Medium-range predictability of early summer sea ice thickness distribution in the East Siberian Sea based on the TOPAZ4 ice–ocean data assimilation system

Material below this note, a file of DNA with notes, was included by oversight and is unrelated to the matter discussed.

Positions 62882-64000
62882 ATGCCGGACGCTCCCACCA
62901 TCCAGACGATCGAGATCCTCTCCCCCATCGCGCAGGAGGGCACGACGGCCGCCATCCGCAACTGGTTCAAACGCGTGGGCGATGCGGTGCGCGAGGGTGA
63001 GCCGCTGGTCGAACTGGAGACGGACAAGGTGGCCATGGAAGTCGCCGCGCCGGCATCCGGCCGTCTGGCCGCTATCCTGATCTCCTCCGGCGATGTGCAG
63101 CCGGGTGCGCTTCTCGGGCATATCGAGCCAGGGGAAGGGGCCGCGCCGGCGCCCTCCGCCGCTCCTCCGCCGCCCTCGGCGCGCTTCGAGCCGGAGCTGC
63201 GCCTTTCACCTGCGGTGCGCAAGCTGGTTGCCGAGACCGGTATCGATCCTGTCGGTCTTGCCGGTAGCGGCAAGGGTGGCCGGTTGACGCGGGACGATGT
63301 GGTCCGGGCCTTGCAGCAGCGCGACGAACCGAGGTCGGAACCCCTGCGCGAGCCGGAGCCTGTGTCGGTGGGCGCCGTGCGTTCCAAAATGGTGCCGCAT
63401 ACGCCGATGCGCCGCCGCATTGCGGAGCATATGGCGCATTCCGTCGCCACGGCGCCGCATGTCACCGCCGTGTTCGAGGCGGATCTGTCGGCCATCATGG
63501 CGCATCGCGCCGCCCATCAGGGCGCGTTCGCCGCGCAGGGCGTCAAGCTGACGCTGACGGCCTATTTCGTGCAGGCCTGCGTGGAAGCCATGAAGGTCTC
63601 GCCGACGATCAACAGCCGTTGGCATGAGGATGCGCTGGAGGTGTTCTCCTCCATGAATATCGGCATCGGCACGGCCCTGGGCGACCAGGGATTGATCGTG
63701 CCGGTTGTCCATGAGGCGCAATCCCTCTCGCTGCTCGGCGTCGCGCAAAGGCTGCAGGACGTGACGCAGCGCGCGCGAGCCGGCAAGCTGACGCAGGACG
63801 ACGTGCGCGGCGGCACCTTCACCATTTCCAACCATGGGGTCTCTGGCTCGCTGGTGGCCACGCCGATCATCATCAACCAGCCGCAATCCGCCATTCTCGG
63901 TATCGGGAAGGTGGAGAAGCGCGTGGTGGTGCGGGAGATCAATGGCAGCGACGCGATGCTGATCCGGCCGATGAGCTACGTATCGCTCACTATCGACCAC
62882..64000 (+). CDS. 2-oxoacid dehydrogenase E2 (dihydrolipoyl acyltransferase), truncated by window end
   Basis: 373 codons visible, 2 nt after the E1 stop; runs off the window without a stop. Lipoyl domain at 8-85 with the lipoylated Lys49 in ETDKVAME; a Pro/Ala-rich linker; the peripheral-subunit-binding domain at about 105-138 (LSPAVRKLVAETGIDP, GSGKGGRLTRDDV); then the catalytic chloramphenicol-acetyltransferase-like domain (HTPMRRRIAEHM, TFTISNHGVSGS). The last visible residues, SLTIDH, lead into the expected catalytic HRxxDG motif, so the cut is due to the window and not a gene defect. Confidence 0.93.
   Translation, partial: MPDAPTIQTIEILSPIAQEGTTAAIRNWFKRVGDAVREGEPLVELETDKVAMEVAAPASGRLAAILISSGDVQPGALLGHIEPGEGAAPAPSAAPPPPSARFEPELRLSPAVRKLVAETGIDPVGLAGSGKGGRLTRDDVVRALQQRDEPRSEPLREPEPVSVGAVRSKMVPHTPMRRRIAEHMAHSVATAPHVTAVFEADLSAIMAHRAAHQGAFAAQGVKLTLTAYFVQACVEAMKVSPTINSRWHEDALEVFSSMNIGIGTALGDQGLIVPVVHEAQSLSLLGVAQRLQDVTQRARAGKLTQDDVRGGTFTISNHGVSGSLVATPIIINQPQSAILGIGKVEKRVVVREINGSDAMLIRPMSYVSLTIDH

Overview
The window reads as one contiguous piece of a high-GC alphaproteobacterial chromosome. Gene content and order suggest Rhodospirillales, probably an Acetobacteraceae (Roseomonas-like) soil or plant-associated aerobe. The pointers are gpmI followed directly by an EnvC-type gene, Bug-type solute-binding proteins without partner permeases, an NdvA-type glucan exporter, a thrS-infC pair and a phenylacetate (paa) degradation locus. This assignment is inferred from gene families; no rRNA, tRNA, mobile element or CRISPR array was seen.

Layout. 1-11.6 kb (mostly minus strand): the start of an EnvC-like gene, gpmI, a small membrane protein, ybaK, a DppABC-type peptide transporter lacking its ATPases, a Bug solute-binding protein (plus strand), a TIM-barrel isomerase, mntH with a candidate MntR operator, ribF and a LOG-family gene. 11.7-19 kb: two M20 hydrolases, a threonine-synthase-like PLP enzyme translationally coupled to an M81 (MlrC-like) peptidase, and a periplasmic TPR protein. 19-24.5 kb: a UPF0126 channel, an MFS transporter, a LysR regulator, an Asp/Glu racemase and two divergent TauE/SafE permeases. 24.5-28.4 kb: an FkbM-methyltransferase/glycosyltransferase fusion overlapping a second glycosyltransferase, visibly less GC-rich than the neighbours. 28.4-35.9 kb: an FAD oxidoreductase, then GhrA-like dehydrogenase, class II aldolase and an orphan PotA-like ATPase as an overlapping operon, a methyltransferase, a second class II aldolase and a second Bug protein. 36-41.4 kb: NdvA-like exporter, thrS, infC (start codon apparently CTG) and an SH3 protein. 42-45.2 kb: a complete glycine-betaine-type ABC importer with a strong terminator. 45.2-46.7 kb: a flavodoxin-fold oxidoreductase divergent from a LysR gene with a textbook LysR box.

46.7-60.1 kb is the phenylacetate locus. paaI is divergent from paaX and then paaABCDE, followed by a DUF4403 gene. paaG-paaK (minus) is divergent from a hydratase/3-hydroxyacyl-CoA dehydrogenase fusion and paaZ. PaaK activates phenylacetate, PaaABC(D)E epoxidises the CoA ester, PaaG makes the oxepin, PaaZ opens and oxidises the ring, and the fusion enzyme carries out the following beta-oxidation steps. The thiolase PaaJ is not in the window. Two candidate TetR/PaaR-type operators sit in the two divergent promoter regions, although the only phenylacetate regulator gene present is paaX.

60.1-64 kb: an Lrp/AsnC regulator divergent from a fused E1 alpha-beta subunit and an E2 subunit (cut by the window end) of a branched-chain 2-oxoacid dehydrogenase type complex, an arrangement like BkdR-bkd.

Abstract. Accelerated retreat of Arctic Ocean summertime sea ice has focused attention on the potential use of the Northern Sea Route (NSR), for which sea ice thickness (SIT) information is crucial for safe maritime navigation. This study evaluated the medium-range (lead time below 10 days) forecast of SIT distribution in the East Siberian Sea (ESS) in early summer (June–July) based on the TOPAZ4 ice–ocean data assimilation system. A comparison of the operational model SIT data with reliable SIT estimates (hindcast, satellite and in situ data) showed that the TOPAZ4 reanalysis qualitatively reproduces the tongue-like distribution of SIT in ESS in early summer and the seasonal variations. Pattern correlation analysis of the SIT forecast data over 3 years (2014–2016) reveals that the early summer SIT distribution is accurately predicted for a lead time of up to 3 days, but that the prediction accuracy drops abruptly after the fourth day, which is related to a dynamical process controlled by synoptic-scale atmospheric fluctuations. For longer lead times ( > 4 days), the thermodynamic melting process takes over, which contributes to most of the remaining prediction accuracy. In July 2014, during which an ice-blocking incident occurred, relatively thick SIT ( ∼ 150 cm) was simulated over the ESS, which is consistent with the reduction in vessel speed. These results suggest that TOPAZ4 sea ice information has great potential for practical applications in summertime maritime navigation via the NSR.